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HHMI investigator Christopher Miller says each new membrane protein structure teaches scientists something.
HHMI investigator Eric Gouaux, for example, recently found surprising links between the structures of different membrane proteins in the brain. The cells of the brain must pass along signals, in the form of neurotransmitters, in mere milliseconds. Neurotransmitters must be released from one cell, detected by another, and then mopped up by one of the cells so that the signaling can take place again. This happens entirely at the membranes of the neurons. Understanding how brain receptors work is vital to explaining learning, memory, and cognitive disorders.
Using x-ray crystallography, Gouaux and his lab team at Oregon Health & Science University have shown unexpected similarities between different types of neurotransmitter receptors. While the receptors have vastly different amino acid sequences, which suggests different structures, his group found that each receptor forms a similar shape. Piecing out these unexpected details will help scientists better predict the shape of membrane proteins from their amino acid sequences.
“At some point it will happen, maybe 10 years from now, that the next membrane protein structure will come out and everyone will yawn because it starts to feel like stamp collecting,” says Miller, at Brandeis University. But that hasn't happened yet, he says. “ The number of structures is still small enough that each one has something novel to tell people about how these things are put together, how they sit in the membrane, or how they fold.”
Miller knows well, though, that sometimes it pays to look beyond the structure. When MacKinnon published the structure of a chloride channel (CLC) in 2002, scientists thought they knew the basics of how it worked—it appeared to be a typical channel. But Miller took a closer look at the electrical behavior of the protein and found, much to everyone's astonishment, that this particular CLC isn't a passive channel. It's a pump that uses protons to push chloride across the membrane.
“It ended up being somewhat of a game-changer,” says Miller, “because within a year, other labs following our discovery tested the electrical properties of other CLCs and found that this family of CLCs is split into two subtypes.” Some CLCs are channels; others are pumps. The structures hadn't hinted at this. Pairing the function and structure of the proteins illuminated the full story of the CLC protein family.
As the list of membrane protein structures grows, and lessons are learned, scientists have also begun to toy more with other aspects of these proteins. Most notably: how do membrane proteins interact with, and depend on, the membrane that surrounds them?
If a single-cell bacterium, full of molecules and salts, fell into a puddle of water, the water would rush through the membrane into the cell. If this went on for too long, the membrane would rupture, unable to stretch very far. Luckily for the cell, it has a way to bail itself out.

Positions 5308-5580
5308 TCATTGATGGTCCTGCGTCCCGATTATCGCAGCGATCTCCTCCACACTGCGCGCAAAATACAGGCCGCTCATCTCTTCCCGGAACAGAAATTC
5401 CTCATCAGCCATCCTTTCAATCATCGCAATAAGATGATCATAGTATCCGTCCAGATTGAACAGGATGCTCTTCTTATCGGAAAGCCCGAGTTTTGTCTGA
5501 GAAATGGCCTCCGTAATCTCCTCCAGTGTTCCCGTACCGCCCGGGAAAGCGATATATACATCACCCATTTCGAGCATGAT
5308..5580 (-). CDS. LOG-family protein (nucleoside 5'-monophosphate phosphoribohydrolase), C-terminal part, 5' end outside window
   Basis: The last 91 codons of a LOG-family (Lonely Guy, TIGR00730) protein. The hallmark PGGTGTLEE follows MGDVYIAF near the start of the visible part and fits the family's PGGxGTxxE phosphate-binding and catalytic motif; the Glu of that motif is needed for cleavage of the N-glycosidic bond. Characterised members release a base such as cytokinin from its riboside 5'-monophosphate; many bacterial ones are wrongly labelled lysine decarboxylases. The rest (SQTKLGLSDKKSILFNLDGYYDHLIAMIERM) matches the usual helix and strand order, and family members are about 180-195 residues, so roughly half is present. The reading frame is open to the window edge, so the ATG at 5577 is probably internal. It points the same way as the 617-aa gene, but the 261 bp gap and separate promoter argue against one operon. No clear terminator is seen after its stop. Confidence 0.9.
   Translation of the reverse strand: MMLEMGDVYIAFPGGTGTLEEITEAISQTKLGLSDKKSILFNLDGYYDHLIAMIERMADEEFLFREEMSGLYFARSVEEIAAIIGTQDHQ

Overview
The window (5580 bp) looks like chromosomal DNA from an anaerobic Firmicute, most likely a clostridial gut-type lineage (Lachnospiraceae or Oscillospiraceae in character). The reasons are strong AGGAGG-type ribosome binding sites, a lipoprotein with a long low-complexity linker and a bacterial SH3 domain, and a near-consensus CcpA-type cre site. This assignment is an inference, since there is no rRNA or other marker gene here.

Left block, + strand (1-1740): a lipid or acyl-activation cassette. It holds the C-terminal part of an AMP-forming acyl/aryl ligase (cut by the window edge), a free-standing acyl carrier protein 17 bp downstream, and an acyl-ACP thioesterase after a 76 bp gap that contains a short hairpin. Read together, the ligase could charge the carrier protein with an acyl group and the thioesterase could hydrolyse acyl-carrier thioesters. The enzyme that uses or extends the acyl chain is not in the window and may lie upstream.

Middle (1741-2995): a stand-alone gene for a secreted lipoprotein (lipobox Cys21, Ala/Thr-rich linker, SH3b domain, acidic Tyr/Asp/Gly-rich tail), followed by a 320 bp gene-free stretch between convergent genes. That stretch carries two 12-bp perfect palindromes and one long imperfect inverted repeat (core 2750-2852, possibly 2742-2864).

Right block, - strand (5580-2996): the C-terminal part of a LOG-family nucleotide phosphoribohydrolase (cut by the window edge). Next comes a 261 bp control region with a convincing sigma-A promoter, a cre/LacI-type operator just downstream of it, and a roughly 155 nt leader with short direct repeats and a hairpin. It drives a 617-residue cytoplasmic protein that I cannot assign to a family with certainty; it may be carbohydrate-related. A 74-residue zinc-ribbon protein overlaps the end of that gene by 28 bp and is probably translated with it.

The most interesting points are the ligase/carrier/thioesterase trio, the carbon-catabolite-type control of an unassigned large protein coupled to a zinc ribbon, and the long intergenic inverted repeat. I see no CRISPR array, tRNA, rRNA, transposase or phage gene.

Doug Rees, an HHMI investigator at California Institute of Technology, studies one type of stretch-activated, or mechanosensitive, channel. When these channels sense a membrane stretching too far, Rees says, they open, like the safety valve on a pressure cooker. Their function depends on the membrane around them. Rees focuses on bacterial versions, but stretch-activated channels play a role in maintaining the membrane's tension in all organisms. In humans, other mechanosensitive channels in the nervous system help convey a sense of touch by passing along a signal when the pressure on a membrane changes.
To study these channels, Rees inserts them into an artificial membrane and sucks up part of the membrane with a glass pipette, increasing membrane tension around the channels. As the tension increases, channels open and he can measure the molecules flowing through. His system is a simple way to probe how membrane proteins can detect and respond to one type of variation—tension— in the membrane.
Ultimately, Rees wants to determine the structures of these channels. Although he published the structure of one stretch-activated channel in Nature on September 3, 2009, Rees is frustrated by the limitations of typical x-ray crystallography for studying membrane proteins and wants to find a better method. In 2008, he received a Collaborative Innovator Award from HHMI to make membrane protein crystals with collaborators at Caltech and the University of Colorado. His idea is to coax proteins into forming polyhedral arrangements embedded in membranes. Such a shape—inspired by symmetrical 20-sided viruses—would allow proteins to interact normally with the membrane while still providing the sample homogeneity needed for x-ray crystallography.
Photo: Yiling Fang